A new program at Cook County Jail teaches inmates how to make biodiesel fuel from cooking oil used in the jail’s dining halls.
Two of the Cook County sheriff’s utility trucks, which transport supplies throughout the county, run exclusively on the biodiesel produced at the jail.
Unlike petroleum diesel, which is made through a process of refining crude oil, biodiesel is a clean-burning and renewable fuel made from vegetable or animal-based fats.
Corrections officer Tony Lordo first explored the idea in January, when he began processing the fuel with a homemade kit.
After months of research and experiments, the jail invested $11,000 in a biodiesel processor in November and started its first class soon after in the jail’s Mental Health Transition Center.
“We started out by making small batches. We didn’t have this processor up until a few months ago,” Lordo said. “Prior to that, I had to scavenge pieces and bits and baubles throughout the county in order to make my own processor and this just makes it so much easier.”
Lordo’s first class has five students: three are inmates within the MHTC, which offers therapy and job training; another is on probation and the fifth participates in the jail’s work diversion program.
“The whole point is to maybe get you to look past last indiscretions,” Lordo told the class during a recent visit by WTTW News. “Things happen, life goes on, but I want you guys to move forward – life is awesome and it’s big and it’s beautiful and there are a lot of cool avenues to go.
“No matter how far down we fall, we always look to go forward. We don’t want to go back, OK?”
The process starts with week-old vegetable oil used to fry food in the jail’s officer dining hall or the county’s juvenile detention center. The waste is transported to the MHTC, where it’s strained to remove excess bits of food.
“The material is there – the county has to purchase the oil in order to cook the food to begin with, throughout all the county facilities that have kitchens,” Lordo said. “If we could reclaim that oil and process it into fuel, it’s a win-win.”
Next comes transesterification: an important chemical reaction that takes place within the processor.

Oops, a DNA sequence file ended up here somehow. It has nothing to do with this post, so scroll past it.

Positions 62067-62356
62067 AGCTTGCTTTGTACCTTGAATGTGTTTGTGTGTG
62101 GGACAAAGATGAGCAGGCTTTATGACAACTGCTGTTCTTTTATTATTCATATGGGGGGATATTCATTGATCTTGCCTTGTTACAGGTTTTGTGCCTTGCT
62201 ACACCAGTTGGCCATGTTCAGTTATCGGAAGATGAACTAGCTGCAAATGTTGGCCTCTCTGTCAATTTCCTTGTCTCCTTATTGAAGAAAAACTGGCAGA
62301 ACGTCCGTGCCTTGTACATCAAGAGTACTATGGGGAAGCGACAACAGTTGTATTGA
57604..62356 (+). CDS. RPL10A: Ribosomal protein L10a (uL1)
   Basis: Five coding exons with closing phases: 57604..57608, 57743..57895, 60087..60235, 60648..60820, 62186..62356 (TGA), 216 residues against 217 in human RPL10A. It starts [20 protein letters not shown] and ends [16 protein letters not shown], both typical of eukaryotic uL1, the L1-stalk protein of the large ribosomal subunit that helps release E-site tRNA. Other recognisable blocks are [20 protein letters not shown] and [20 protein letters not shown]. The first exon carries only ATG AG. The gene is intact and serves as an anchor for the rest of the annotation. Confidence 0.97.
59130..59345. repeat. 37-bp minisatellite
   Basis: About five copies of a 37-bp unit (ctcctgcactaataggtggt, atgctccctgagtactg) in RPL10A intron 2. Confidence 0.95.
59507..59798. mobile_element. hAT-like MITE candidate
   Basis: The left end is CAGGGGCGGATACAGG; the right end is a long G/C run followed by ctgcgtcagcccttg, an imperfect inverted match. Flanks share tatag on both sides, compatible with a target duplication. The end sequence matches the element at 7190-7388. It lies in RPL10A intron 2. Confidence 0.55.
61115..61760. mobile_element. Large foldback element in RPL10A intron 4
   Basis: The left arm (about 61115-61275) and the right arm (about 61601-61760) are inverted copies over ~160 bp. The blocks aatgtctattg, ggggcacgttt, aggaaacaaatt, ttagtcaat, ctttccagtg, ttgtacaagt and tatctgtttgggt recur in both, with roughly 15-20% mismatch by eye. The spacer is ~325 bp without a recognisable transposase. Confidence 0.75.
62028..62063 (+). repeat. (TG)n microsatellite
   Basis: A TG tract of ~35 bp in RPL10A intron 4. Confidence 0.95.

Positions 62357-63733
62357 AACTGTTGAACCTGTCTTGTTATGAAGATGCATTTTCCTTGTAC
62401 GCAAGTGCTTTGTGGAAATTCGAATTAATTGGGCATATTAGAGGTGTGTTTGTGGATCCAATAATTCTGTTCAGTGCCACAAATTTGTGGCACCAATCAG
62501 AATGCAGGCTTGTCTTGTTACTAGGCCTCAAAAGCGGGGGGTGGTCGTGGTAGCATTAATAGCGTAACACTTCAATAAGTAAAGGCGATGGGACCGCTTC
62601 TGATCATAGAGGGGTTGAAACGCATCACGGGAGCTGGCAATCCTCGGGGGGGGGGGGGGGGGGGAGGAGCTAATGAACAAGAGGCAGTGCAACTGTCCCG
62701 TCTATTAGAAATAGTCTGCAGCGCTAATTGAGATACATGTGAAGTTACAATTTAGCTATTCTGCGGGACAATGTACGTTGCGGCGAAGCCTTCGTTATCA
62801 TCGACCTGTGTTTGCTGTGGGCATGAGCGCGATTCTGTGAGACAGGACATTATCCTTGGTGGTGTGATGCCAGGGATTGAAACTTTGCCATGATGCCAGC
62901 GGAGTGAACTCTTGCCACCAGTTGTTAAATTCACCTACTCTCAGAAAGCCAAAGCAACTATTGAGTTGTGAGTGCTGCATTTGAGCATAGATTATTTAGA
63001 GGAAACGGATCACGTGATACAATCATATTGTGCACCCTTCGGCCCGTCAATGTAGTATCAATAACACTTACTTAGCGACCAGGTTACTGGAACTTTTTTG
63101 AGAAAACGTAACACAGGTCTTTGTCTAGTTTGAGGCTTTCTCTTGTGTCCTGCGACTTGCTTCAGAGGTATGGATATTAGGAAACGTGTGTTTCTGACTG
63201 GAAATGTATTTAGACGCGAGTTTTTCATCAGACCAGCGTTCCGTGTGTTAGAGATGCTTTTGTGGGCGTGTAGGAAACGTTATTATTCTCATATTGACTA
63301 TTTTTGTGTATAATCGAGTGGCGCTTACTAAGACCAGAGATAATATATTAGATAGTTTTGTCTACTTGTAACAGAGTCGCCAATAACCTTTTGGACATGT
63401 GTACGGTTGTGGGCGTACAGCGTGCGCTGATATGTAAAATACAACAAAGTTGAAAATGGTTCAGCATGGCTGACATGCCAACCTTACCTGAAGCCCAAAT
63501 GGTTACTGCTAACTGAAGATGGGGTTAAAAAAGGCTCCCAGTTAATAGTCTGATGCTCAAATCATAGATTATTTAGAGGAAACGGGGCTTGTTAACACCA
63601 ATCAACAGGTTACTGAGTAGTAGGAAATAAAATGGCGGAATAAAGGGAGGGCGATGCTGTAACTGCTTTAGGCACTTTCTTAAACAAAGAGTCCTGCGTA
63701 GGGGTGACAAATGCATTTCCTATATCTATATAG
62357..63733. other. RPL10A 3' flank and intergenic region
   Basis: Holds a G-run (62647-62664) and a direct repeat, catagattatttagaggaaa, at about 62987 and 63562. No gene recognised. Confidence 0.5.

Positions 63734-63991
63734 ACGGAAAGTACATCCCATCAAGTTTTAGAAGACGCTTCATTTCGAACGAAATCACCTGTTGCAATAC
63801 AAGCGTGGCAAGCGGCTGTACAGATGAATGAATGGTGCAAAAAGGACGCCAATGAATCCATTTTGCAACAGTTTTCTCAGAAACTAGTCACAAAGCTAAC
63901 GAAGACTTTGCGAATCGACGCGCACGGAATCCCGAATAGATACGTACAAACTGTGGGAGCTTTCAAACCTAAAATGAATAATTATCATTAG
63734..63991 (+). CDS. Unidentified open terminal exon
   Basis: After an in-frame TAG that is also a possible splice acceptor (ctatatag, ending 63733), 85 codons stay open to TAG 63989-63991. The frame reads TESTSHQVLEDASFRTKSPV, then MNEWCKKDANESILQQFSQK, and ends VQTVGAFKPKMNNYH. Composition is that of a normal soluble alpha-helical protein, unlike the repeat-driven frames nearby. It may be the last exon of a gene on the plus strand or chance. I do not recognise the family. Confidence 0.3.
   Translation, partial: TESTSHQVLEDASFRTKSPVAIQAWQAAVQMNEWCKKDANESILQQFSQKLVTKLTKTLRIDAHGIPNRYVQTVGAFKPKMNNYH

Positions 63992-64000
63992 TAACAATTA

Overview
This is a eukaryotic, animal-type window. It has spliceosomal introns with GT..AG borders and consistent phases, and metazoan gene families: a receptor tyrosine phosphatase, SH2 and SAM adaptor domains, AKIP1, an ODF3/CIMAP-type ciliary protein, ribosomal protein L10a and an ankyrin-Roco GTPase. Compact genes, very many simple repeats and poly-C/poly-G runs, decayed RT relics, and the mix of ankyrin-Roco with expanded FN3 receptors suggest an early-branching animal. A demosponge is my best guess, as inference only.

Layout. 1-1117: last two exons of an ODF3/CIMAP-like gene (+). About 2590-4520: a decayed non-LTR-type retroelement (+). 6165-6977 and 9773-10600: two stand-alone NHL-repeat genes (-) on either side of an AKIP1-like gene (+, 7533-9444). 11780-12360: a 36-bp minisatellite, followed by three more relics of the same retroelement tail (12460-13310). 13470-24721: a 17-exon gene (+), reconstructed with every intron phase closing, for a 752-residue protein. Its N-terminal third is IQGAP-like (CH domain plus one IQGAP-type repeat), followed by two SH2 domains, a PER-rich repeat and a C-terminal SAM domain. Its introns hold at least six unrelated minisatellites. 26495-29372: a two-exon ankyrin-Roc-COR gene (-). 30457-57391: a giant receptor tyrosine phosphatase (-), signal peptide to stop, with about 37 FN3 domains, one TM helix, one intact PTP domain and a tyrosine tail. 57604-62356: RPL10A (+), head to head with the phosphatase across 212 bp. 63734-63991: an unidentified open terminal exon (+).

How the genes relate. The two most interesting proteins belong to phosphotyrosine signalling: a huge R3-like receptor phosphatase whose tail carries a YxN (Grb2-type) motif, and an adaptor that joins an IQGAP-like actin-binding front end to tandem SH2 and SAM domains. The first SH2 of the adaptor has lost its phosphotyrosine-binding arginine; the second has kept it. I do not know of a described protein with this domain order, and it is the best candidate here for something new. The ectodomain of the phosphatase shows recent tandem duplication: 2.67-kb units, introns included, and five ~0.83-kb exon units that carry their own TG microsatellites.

Vegetable oil contains triglycerides – chemical compounds composed of three fatty acids and a glycerol. When the vegetable oil reacts with methanol, i.e. alcohol, in the presence of a catalyst – in this case, potassium hydroxide – the chemical reaction produces biodiesel and glycerin, which sits at the bottom of the 40-gallon tank.
The glycerin is separated and drained – Lordo said the jail has plans to turn it into fertilizer and hand soap.
What’s left is biodiesel, which is bottled up and ready to fill in a truck’s diesel fuel tank. Most diesel engines can run on biodiesel, although in colder weather the fuel can thicken.
The sheriff’s office said the program has produced 400 gallons of biodiesel since Lordo started processing the fuel in January.
Cook County Sheriff Tom Dart estimates the program will save the jail $15,000 to $20,000 a year in diesel fuel costs, but underscored its rehabilitative value on inmates who return home after serving time.
“It’s giving people this view of their ability to impact the environment,” Dart said. “That you alone can do something here that’s going to bring back all these benefits to our communities around us.”
Harris Coteus plans to put the education and experience towards future job or entrepreneurial prospects.
“It’s awesome to learn something like this that I can use when I get out of here,” Coteus said. “I work in restaurants and I would like to get into doing a food truck business and this is something I could use in the future.”
The jail makes B100, which is 100% biodiesel that’s not mixed with petroleum diesel. Argonne National Laboratory found that B100 reduces carbon dioxide emissions, which contribute to global warming, by 74% compared to petroleum diesel.
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Note: This story was first published Dec. 18, 2019.